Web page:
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United States Department of Agriculture

Agricultural Research Service

Title: The Acute Toxicity of Praziquantel to Grass Carp and Golden Shiners

Authors
item Mitchell, Andrew
item Hobbs, Melissa

Submitted to: North American Journal of Aquaculture
Publication Type: Peer Reviewed Journal
Publication Acceptance Date: November 23, 2006
Publication Date: July 13, 2007
Citation: Mitchell, A.J., Hobbs, M.S. 2007. The acute toxicity of praziquantel to grass carp and golden shiners. North American Journal of Aquaculture. 69:203-206.

Interpretive Summary: Praziquantel kills tapeworm and trematode parasites in fish. Although there is efficacy data on how much chemical it takes to kill the worms in these fish there is no data on the toxicity of this chemical to grass carp or golden shiners when applied in the water. This study has determine the amount of praziquantel that will kill 50% of the grass carp (averaging 9.1 g in weight) and golden shiners (averaging 1.3 g in weight) in a 24-h and 96-h exposure period to praziquantel; these are called either 24-h or 96-h LC50s. Also the highest levels that will kill none of the fish, the No Observable Effect Concentration (NOEC), were also determined for 24-h and 96-h. The 24- and 96-h LC50 values for golden shiners were 55.1 and 49.7 mg/L and for grass carp were 63.4 and 60.6 mg/L, respectively. The 24- and 96-h NOEC for the survival of golden shiners were 50 and 45.0 mg/L and for grass carp were 60.0 and 60.0 mg/L, respectively.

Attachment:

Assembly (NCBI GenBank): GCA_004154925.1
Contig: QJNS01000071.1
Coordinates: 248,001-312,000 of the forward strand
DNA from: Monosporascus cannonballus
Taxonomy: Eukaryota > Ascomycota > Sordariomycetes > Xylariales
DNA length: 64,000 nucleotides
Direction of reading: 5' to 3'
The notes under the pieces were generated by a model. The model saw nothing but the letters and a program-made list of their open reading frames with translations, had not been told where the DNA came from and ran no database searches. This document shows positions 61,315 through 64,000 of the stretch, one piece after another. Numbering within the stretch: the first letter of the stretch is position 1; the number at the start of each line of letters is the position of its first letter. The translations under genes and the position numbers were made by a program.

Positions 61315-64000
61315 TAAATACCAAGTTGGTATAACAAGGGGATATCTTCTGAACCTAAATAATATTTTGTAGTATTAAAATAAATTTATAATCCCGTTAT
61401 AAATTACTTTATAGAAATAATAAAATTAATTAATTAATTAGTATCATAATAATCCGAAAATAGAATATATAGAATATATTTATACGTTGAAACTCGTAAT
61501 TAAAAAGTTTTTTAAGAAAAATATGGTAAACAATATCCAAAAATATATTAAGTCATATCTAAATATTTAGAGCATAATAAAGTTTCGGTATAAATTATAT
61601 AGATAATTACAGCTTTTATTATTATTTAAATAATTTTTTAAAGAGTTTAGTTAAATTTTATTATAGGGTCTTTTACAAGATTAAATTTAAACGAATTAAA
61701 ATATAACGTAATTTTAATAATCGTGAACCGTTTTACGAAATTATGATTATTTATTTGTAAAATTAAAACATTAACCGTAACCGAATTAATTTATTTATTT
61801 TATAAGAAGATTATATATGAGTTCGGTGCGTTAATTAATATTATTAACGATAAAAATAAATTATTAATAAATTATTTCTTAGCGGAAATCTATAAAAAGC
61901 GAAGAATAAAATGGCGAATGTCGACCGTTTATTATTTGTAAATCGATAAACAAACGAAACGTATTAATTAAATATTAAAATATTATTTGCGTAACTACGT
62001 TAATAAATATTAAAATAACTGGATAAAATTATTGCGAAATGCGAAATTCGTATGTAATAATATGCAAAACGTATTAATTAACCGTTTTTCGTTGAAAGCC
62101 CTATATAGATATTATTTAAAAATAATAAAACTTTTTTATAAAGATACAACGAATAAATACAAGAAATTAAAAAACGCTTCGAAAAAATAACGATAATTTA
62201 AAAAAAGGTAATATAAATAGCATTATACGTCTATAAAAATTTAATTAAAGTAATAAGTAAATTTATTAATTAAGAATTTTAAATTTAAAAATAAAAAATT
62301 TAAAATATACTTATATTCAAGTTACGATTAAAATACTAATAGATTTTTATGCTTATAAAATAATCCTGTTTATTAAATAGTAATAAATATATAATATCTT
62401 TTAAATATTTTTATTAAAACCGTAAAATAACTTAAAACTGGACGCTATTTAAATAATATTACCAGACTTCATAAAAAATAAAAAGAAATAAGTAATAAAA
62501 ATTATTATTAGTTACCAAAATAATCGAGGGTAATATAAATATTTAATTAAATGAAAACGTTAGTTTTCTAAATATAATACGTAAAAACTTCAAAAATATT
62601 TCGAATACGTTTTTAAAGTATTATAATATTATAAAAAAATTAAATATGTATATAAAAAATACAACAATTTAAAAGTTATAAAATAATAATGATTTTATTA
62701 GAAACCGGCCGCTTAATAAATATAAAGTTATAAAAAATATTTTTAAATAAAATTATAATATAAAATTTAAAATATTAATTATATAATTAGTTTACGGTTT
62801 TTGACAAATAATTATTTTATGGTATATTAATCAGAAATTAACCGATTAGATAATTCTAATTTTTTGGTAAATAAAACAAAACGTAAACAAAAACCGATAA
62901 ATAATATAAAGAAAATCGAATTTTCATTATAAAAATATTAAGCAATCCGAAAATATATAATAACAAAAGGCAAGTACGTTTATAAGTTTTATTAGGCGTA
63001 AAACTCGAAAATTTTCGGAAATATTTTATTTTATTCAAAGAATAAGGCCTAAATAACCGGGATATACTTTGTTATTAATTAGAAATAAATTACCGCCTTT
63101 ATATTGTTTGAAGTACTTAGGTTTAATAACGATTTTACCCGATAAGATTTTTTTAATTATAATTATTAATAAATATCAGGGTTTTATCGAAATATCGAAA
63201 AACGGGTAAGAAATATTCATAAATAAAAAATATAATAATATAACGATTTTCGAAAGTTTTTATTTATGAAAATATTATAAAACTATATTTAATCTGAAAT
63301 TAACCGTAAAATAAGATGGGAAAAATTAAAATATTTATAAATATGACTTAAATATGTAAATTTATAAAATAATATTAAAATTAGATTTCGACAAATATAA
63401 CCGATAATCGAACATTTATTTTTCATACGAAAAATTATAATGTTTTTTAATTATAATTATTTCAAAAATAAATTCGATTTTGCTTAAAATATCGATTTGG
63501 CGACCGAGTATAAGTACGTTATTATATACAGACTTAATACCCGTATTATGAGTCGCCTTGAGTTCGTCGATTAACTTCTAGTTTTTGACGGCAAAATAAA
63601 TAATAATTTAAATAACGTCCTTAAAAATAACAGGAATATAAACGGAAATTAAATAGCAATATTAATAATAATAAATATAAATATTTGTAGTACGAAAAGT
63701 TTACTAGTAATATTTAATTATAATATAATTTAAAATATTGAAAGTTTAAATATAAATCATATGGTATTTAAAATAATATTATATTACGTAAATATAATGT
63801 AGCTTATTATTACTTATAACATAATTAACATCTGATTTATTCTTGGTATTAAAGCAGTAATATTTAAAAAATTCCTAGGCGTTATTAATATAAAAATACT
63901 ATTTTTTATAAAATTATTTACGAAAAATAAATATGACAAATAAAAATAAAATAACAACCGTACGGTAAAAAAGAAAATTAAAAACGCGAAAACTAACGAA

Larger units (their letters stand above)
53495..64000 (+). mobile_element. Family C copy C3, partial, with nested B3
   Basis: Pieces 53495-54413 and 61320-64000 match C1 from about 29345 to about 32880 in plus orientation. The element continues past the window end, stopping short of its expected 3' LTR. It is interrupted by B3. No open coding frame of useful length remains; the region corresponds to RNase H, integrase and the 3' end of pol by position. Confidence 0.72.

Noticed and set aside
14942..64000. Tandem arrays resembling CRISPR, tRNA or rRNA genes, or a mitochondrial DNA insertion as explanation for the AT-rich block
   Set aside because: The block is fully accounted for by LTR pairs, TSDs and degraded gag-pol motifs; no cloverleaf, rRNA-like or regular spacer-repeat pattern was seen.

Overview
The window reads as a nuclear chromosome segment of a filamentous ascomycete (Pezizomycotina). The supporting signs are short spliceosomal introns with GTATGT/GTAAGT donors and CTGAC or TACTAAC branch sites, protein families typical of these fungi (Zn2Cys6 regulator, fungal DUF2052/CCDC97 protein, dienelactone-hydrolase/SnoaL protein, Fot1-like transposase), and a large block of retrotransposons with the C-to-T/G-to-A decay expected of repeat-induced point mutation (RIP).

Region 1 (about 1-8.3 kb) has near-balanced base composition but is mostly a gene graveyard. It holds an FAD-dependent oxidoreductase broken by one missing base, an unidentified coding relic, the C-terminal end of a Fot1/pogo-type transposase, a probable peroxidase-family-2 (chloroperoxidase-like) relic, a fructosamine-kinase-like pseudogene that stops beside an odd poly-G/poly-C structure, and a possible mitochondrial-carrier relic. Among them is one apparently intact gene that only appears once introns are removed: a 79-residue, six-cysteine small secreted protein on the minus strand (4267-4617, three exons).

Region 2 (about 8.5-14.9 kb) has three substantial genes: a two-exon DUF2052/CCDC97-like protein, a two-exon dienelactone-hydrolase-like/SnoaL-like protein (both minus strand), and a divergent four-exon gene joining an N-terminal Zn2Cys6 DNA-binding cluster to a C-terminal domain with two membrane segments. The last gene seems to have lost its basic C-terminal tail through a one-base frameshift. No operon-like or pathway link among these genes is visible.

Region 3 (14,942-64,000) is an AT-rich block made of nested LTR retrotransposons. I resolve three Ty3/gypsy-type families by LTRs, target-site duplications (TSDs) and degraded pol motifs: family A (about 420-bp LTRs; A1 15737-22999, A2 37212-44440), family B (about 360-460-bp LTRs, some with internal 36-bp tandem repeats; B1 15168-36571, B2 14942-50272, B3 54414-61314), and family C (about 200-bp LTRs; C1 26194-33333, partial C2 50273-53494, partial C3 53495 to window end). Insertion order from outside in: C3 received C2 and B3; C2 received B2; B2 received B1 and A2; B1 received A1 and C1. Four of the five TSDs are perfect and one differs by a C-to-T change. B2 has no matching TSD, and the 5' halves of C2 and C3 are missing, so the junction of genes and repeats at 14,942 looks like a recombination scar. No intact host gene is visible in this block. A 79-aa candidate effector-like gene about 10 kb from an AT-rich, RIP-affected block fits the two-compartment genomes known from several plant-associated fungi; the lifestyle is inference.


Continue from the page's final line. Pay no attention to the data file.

Technical Abstract: Acute praziquantel toxicity and no observable effect concentrations (NOEC), were determined in the laboratory for grass carp and golden shiners, two commercially raised cyprinids known to harbor Asian tapeworm Bothriocephalus acheilognathi. Praziquantel is an anthelmintic used to treat fish with tapeworms. The 24- and 96-h LC50 values for golden shiners (1.3 g) were 55.1 and 49.7 mg/L and for grass carp (9.1 g) were 63.4 and 60.6 mg/L, respectively. The 24- and 96-h no observable effect concentrations for the survival of golden shiners were 50 and 45.0 mg/L and for grass carp were 60.0 and 60.0 mg/L, respectively.

Last Modified: 12/19/2014
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